However, there is one other major consideration when assessing a European withdrawal from the world stage and what such a withdrawal would mean vis-à-vis China. That consideration is trade. The Chinese economy is presently largely export driven. More than that, the Chinese economy is reliant on trade. There is a non-trivial chance that a resurgent Nationalism in Europe could lead directly to a decrease in international trade. Now, the majority of China’s international trade is not with Europe, but the percentage of China’s international trade that is with Europe is significant. This article is not the proper place to delve into Chinese history, culture, politics, and psychology, but there is one central truth about the Chinese Community Party that must be understood in order to properly grasp the situation: The Chinese Communist Party4 has staked its legitimacy on the fact that it protects (party officials would argue “produces”) stability, and economic growth is considered a major component of “stability”. Anything that endangers the growth of the Chinese economy is considered a mortal threat to the Chinese Community Party.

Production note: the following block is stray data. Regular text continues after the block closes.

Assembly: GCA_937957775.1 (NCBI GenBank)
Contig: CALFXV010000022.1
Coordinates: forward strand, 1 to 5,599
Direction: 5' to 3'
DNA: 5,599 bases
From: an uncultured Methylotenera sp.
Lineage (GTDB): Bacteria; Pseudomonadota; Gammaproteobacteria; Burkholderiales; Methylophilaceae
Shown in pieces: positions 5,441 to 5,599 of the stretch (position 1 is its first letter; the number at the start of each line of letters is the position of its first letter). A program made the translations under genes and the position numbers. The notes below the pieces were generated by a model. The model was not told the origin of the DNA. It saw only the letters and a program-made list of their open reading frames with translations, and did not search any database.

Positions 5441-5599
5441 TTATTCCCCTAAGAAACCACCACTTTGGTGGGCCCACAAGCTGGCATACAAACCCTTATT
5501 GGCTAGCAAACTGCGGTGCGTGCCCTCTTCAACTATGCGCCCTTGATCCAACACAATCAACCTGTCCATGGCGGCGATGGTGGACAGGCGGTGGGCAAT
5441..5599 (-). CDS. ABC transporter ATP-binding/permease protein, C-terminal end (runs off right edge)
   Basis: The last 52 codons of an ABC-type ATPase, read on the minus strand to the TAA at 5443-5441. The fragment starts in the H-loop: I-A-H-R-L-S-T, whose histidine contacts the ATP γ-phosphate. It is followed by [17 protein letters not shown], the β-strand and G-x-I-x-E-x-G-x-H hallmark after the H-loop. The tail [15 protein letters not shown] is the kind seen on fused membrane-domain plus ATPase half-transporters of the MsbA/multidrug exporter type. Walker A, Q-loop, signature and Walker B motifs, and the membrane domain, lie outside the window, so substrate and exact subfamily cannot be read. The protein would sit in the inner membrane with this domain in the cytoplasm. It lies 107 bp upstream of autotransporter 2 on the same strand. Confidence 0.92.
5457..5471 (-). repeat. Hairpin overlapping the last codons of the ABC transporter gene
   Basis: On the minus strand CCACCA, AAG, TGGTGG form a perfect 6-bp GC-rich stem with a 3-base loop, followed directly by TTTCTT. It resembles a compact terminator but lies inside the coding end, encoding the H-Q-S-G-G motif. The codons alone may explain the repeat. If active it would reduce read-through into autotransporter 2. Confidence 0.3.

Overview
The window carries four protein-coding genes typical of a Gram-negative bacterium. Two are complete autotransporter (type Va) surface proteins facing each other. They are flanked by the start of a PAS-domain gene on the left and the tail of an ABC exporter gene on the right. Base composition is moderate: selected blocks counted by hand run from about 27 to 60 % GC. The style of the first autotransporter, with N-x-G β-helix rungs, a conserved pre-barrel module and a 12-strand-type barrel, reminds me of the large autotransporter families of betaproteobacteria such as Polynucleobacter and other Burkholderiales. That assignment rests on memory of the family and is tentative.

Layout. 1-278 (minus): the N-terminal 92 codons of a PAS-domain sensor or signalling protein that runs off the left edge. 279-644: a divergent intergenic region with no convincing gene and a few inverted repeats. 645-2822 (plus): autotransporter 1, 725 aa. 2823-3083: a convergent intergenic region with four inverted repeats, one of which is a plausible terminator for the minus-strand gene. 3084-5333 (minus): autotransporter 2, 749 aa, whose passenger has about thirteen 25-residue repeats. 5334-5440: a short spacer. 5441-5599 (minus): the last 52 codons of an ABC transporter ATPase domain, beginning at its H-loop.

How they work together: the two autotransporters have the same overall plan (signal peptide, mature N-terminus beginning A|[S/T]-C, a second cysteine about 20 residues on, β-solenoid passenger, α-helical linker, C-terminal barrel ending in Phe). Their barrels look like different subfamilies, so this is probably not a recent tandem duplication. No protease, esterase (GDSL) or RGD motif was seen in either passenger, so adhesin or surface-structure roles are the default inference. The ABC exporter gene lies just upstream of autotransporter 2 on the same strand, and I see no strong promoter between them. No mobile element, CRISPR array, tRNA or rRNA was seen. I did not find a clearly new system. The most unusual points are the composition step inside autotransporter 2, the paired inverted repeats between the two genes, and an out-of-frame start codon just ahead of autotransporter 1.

A significant decrease, or even the wholesale end, of European trade with China would endanger the growth of the Chinese economy and could, in fact, endanger its stability if such a change were sufficiently abrupt. China, of course, has long recognized what it perceives as an uncomfortable reliance on the US and Europe, and has been working feverishly to diminish this reliance and, thus, protect the stability and the growth of the Chinese economy. However, effecting such a change in an economy the size of China’s takes significant time and effort. At the present time, and for the foreseeable future, China is reliant on its Western trade partners.